A lot of MLB teams are nervous about trading with teams within their division, but perhaps no club has been quite so paranoid as the Orioles under owner Peter Angelos. The last significant deal they made with an AL East team was in 2006, when they traded reliever Chris Britton to the Yankees for Jaret Wright and $4 million of the $7 million left on his contract.
They haven’t really taken a risk in a deal with an AL East rival since 2000, when they sent disappointing first-round pick Jayson Werth to the Blue Jays for reliever John Bale. Of course, Werth went on to become a star, but not until long after Toronto was done with him.
Fortunately, new GM Dan Duquette isn’t such a believer in avoiding deals within his division. He told WEEI’s Alex Speier today that, ‘If it’s good for our team…not as important who we trade with.”
Now he just needs to convince the guy who has the final say. The Orioles aren’t looking to sell at the moment, but they might be this summer, and they’ll be better off if Duquette is able to consider all offers, especially those that might lure some young talent away from the teams he hopes to overtake a couple of years down the road.
The Cardinals announced on Tuesday that outfielder Dexter Fowler has been placed on the 10-day disabled list with a strained left forearm. Outfielder Harrison Bader was recalled from Triple-A Memphis to take Fowler’s spot on the roster.
It’s not clear when Fowler suffered the injury, but he went 0-for-12 since a three-hit performance last Friday. He’s hitting .241/.333/.452 with 14 home runs and 37 RBI in 333 plate appearances this season.
Bader, 23, is the Cardinals’ No. 6 prospect, according to MLB Pipeline. This season, with Memphis, Bader hit .297/.354/.517 with 19 home runs and 48 RBI in 381 PA.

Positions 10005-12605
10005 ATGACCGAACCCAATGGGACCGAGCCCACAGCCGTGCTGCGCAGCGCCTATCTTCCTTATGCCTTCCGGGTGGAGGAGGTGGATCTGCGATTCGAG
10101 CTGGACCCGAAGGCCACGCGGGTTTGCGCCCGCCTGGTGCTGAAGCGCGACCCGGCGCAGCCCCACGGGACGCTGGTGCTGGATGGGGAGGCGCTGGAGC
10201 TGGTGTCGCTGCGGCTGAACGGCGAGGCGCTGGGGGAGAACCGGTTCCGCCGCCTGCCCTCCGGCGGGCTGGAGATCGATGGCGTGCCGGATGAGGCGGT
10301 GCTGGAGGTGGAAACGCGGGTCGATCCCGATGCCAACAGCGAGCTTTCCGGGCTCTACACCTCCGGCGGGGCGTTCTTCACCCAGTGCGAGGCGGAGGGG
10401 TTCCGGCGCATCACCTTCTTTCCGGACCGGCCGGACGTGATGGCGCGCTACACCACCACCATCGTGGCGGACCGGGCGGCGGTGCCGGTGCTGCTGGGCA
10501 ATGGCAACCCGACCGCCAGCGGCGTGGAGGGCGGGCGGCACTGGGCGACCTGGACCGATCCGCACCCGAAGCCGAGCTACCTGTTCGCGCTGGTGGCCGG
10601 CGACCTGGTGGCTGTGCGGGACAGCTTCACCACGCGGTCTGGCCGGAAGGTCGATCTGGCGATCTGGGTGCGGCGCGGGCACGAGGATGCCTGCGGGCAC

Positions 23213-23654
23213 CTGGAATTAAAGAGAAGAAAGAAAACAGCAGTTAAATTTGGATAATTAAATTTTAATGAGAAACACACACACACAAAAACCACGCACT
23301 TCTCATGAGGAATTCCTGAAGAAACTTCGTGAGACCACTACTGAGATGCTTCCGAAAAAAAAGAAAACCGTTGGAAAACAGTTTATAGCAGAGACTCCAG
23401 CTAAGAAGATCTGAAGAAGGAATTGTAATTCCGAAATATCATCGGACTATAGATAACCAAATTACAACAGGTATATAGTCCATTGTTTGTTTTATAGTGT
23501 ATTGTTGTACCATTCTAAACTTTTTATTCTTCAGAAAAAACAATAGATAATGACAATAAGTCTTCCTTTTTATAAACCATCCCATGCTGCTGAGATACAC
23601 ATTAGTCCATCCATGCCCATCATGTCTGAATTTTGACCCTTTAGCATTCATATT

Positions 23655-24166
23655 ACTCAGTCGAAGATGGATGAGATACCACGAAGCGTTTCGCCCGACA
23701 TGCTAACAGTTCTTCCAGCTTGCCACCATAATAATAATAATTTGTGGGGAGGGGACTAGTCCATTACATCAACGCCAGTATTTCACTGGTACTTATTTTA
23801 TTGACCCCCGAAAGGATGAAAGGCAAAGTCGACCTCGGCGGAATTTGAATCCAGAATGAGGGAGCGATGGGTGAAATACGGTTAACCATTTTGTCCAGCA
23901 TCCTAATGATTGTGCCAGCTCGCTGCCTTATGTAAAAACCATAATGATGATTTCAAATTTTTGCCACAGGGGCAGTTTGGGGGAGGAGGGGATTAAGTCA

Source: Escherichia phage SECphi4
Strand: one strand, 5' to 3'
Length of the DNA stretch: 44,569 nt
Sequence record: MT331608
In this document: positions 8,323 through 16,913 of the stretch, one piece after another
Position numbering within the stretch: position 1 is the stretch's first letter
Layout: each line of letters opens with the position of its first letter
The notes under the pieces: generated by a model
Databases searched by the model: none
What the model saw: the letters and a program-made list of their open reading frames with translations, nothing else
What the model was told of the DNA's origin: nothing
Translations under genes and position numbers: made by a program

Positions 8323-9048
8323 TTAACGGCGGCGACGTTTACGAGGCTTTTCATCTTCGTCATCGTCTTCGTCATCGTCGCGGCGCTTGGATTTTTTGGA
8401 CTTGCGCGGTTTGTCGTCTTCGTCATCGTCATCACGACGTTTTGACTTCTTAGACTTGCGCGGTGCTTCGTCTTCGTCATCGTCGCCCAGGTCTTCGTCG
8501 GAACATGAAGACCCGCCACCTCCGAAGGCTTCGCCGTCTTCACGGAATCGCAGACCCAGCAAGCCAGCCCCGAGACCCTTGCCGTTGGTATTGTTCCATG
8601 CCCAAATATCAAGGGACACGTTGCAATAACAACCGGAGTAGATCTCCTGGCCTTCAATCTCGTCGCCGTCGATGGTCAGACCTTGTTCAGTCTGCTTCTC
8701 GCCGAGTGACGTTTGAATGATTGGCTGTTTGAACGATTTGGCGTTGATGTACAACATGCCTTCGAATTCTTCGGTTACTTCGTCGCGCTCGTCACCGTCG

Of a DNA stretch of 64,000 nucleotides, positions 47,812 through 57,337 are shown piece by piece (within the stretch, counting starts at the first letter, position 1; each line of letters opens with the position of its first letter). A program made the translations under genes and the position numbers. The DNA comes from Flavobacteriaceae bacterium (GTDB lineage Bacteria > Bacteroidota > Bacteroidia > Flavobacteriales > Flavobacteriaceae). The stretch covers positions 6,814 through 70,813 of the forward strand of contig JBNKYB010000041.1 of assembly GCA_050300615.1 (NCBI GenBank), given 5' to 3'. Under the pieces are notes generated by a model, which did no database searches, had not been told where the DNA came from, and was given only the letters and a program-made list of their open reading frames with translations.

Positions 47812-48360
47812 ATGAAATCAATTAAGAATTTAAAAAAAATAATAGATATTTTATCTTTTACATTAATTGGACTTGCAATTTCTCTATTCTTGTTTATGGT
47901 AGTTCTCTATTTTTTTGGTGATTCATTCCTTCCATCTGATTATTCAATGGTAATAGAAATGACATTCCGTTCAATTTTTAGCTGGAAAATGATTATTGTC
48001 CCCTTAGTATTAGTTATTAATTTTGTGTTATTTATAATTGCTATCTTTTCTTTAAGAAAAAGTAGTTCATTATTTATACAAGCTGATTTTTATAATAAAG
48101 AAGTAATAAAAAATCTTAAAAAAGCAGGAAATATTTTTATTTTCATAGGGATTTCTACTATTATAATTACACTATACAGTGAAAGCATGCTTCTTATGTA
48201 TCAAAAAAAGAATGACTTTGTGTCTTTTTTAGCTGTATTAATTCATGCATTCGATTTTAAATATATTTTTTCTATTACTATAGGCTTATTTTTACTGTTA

Jon Morosi of MLB Network said yesterday that the Detroit Tigers and Chicago Cubs have been engaged in trade talks involving starting pitcher Justin Verlander and catcher Alex Avila. Morosi also noted that the Los Angeles Dodgers have shown interest in Verlander as well. Whether this is idyl chitchatting of serious dispute is unclear, of course. Everything is unclear in the leadup to the deadline.
The veteran right-hander is carrying a 4.50 with a 120/57 K/BB ratio over 124 innings. Verlander impressed last year, finishing second in AL Cy Young Award balloting, but he has fallen back to Earth in 2017. His velocity remains high, however, and it’s not hard to imagine him going on a solid run in a way that could help a contender. He is owed $56 million over the next two seasons, however, and has a $22 million option that could vest for 2020, so negotiations for him could be tough. If the Tigers want talent back, they’ll have to eat salary.
Verlander got an ovation from a Detroit crowd last night which seemed to sense that, yes, it’s possible he pitched his last game for the Tigers. Given that he has 10/5 rights, allowing him to veto any trade, that decision is ultimately up to him. It’s not hard to imagine him accepting a trade to a contender, however.
We wait see.